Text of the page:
Why is the price of renting an automobile “flat” as a function of its age or odometer value? Specifically, why is it that car rental companies do not offer customers the option of renting older cars at a discount, instead of offering only relatively new cars at full price? We also tackle a related puzzle: why do car rental companies trade-in their vehicles so early? Most US companies purchase brand new rental cars and replace them after 2 years or when their odometer exceeds 34,000 km. That is a very costly strategy due to the well-known by rapid depreciation in used car prices. We show that in a competitive rental market, prices are a declining function of odometer and cars are rented over their full economic lifespan. Our solution to these puzzles is that actual rental markets are not fully competitive and firms may be behaving suboptimally. We provide a case study of a large car rental company that provided us access to its operating data. We develop a model of the company's operations that predicts that the company can significantly increase its profits by keeping its rental cars twice as long as it currently does, discounting the rental prices of older vehicles to induce its customers to rent them. The company undertook an experiment to test our model's predictions. We report initial findings from this experiment which involved over 4500 rentals of over 500 cars in 4 locations over a 5-month period. The results are consistent with the predictions of our model, and suggest that a properly chosen declining rental price function can increase overall revenues. Profits also increase significantly, since doubling the holding period of rental cars cuts discounted replacement costs by nearly 40%.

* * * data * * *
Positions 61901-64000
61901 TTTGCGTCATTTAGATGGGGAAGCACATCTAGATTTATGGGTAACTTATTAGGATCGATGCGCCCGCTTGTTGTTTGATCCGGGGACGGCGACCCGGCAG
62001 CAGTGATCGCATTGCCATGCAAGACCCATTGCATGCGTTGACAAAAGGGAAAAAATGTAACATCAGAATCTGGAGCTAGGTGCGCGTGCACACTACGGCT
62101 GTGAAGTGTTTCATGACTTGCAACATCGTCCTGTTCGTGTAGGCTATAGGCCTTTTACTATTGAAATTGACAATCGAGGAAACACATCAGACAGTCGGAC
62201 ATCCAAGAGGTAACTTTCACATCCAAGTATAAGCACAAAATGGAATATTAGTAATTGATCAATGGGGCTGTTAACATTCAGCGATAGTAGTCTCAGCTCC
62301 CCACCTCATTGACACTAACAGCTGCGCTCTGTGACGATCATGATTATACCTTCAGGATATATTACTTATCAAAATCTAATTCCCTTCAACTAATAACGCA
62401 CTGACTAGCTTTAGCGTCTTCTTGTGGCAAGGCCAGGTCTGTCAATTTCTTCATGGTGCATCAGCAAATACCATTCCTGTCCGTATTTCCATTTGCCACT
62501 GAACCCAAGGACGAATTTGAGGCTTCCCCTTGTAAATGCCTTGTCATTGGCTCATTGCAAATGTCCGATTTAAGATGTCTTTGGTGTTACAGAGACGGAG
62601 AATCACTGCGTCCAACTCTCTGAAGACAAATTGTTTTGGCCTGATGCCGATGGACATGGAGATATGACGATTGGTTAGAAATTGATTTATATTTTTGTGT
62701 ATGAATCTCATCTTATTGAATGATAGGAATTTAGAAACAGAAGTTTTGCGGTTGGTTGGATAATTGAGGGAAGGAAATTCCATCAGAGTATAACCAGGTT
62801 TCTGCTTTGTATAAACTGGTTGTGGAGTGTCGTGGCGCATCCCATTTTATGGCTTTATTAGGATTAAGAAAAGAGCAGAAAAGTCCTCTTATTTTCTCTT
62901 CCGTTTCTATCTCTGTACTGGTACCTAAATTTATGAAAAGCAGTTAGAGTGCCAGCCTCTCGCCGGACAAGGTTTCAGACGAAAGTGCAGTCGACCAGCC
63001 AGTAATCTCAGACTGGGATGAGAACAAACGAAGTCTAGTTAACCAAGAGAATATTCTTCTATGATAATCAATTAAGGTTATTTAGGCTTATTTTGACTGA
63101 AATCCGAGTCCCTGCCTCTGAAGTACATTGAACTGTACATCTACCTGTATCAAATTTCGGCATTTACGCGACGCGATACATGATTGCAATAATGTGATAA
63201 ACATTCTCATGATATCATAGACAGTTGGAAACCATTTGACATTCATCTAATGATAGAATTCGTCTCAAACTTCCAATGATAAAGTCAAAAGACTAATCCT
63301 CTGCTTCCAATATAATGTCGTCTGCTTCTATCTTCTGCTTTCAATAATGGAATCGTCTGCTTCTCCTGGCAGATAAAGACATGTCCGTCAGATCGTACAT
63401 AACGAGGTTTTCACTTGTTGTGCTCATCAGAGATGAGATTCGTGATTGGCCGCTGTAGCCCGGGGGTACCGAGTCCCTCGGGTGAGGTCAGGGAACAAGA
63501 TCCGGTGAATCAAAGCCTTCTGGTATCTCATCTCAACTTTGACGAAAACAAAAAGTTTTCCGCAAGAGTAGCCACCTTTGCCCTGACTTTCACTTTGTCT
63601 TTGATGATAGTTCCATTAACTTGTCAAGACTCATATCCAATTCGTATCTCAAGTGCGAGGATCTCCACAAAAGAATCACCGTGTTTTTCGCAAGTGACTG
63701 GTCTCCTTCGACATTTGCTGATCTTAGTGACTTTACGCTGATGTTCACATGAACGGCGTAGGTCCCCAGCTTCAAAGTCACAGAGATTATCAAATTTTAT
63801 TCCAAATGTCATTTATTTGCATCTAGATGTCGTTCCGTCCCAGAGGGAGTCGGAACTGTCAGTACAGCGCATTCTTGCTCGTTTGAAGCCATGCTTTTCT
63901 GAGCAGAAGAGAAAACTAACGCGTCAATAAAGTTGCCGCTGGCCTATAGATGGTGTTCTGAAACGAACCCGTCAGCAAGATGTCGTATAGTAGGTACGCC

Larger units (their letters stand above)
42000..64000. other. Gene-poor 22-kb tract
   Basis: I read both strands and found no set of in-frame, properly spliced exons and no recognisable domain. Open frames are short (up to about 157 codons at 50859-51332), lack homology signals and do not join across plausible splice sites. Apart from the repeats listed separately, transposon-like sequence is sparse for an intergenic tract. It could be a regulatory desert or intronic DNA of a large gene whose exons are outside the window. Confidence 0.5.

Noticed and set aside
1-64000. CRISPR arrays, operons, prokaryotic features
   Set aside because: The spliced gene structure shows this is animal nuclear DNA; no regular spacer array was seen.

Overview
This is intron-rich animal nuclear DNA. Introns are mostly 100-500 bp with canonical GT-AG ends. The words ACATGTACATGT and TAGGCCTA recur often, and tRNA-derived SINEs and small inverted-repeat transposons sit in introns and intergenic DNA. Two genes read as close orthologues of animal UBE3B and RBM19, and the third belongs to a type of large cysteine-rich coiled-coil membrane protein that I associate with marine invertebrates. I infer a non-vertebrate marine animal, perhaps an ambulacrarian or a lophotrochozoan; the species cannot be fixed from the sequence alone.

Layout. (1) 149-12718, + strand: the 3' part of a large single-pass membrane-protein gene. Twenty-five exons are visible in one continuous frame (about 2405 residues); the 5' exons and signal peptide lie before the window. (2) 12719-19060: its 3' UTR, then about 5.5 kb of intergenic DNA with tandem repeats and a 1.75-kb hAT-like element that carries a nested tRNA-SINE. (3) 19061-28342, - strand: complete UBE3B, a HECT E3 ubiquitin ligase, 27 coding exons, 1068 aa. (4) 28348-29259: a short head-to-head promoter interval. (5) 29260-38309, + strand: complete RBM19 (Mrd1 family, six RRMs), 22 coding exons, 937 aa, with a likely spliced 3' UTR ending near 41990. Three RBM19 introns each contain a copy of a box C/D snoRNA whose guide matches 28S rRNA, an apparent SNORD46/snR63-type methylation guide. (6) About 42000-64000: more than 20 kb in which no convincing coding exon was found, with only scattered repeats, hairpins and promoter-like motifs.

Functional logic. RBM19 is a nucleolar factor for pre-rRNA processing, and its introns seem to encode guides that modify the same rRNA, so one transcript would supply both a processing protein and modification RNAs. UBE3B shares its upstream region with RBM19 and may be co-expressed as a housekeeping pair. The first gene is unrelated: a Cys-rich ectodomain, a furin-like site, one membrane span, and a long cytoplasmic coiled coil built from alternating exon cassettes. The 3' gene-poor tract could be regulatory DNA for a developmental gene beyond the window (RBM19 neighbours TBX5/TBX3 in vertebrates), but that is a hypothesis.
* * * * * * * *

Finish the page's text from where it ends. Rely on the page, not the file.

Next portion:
The Review of Economic Studies – Oxford University Press
Published: Apr 1, 2010
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